Post & Photo by Joe Farace – Follow Joe on Twitter

Portrait lighting has four major characteristics: color, direction, quantity, and quality. When working with light sources from speed lights to mono lights the best way to improve the quality of the light is with a light modification device such as an umbrella or a light bank and each one has their own advantages and disadvantages. But no matter which one you chose, each device is governed by one important rule: The closer that a light source is to the subject the softer it is; the further away the light source is, the harder it becomes.

Umbrellas are cheap (you can buy a photographic umbrella for less than 30 bucks); easy to use, and produce a broad and soft source of lighting that could, for simplicities’ sake be considered to emulate outdoor lighting. Light banks are usually rectangular, octagonal or square and emulate the soft, directional lighting produced by window light. Because umbrellas produce this broad, soft, lighting, they are easier for beginners to use. You point an umbrella at a subject and bang, zoom you’ve got soft lighting! Use two of them and you’ll think you’re a lighting genius.

In the above photograph, four lights and two umbrellas are used: The main light has a 60-inch silver Booth Photographic umbrella mounted while the fill light uses Booth’s 75-inch white umbrella, both in bounce mode. Two other heads are a hair light wand another head aimed at the background.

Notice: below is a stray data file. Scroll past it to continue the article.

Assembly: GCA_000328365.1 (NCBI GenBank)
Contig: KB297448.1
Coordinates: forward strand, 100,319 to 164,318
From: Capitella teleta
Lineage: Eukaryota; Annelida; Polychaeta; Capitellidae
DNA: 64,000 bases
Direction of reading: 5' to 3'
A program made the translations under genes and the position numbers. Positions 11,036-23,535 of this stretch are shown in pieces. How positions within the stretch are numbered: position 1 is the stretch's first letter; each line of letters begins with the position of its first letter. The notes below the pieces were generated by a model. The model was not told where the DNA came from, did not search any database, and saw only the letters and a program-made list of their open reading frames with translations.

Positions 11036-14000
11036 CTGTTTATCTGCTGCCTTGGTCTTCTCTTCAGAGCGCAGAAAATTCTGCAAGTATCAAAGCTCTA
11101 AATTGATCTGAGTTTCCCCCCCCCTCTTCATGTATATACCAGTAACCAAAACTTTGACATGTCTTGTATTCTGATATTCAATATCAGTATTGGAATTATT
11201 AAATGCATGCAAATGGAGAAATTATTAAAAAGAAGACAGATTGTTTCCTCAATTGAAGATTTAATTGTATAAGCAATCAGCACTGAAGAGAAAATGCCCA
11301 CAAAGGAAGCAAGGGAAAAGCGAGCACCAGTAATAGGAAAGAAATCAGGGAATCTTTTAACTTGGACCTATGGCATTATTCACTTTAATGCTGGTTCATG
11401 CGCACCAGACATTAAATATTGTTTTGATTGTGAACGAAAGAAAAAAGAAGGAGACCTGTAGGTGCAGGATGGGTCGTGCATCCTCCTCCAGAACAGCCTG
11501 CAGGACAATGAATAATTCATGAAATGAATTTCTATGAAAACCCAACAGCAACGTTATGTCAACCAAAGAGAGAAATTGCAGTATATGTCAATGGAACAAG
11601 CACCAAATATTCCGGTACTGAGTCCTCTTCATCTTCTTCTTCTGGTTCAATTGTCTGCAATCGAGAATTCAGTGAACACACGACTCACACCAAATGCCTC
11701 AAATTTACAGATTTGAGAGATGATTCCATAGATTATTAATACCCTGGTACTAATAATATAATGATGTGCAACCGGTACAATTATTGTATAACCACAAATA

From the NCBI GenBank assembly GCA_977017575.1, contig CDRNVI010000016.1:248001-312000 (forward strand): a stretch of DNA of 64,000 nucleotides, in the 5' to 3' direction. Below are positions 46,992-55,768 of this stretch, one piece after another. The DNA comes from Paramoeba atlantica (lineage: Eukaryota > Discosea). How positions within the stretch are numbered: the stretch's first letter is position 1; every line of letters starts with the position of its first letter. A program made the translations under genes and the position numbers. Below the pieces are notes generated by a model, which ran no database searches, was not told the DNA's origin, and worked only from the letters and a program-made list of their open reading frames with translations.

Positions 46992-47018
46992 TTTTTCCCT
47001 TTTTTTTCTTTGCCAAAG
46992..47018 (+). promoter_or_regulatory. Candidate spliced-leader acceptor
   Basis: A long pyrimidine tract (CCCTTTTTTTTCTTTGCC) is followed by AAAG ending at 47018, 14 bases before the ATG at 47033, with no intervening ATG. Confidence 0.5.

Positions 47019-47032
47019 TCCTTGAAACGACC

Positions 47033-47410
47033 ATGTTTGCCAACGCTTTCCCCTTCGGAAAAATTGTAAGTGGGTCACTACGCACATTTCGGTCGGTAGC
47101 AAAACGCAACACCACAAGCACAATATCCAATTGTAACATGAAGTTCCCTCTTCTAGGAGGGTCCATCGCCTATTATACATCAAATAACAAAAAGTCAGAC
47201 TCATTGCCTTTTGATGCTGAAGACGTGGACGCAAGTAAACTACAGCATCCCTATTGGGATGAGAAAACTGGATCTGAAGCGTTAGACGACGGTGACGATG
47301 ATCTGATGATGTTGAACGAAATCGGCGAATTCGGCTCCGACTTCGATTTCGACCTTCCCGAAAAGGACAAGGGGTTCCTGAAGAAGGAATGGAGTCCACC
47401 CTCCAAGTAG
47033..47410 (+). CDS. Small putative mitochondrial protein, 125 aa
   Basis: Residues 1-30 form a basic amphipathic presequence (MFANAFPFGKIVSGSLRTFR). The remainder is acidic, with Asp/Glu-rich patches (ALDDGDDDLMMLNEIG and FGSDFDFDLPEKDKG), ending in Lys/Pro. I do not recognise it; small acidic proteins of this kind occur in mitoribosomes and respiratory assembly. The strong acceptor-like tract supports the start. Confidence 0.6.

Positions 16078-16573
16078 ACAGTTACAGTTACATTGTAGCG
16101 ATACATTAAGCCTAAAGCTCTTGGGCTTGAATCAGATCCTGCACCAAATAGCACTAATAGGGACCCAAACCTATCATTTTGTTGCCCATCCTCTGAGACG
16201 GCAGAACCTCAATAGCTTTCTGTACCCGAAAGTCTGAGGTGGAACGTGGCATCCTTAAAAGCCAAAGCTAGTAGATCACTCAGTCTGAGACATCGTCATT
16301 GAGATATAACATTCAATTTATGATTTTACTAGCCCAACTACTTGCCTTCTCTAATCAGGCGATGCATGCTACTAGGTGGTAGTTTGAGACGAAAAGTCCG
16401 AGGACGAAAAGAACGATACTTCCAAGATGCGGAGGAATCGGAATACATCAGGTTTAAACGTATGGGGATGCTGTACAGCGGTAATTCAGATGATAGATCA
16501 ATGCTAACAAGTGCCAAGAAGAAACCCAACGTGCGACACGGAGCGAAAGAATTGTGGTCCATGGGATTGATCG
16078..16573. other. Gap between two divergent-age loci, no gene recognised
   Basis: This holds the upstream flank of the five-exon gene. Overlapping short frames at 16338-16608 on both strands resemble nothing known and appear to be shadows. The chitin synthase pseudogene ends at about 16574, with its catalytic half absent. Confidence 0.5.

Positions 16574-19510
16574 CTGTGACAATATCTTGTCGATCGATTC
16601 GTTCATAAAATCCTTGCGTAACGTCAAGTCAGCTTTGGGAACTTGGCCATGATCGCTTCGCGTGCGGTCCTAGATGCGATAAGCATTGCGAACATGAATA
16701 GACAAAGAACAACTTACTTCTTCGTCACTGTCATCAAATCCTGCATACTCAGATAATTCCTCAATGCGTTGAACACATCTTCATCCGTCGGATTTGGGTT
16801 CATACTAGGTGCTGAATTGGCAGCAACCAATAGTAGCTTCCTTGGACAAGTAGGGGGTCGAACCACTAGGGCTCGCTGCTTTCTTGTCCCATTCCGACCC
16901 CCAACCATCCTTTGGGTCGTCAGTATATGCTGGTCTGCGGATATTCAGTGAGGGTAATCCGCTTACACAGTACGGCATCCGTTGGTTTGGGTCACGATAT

Light banks are the kind of light modifiers that all the big time photographers use so naturally that’s what many beginning photographers aspire to as well. Light banks are controllable and available in large sizes that when placed close to a subject produce very soft, yet directional light. There are lots of accessories available, which as grids or louvers, that make the lighting even across the plane of light. What’s the downside? Even an inexpensive light bank, isn’t cheap so all that directionality comes with a price. Unlike umbrellas that are forgiving, light banks require some basic knowledge of balancing the main versus fill light (that fill could even be an umbrella) so it won’t produce too contrasty lighting. Unless of course that’s what you want.

But choices are what this whole discussion is about. You select the light modifier that matches the kind of portrait you’re trying to make. Sometimes that will require an umbrella and sometimes it’ll be a light bank. There is no “one size fits all” solution to lighting. Just as you will select the right lens and ISO for a natural light photograph, when it comes to working with artificial light you need to select the right tool for the job.

Joe Farace is the author of “Studio Lighting Anywhere” the second book in a planned trilogy from Amherst Media. It’s available in all the best bookstores as well as Amazon.com.

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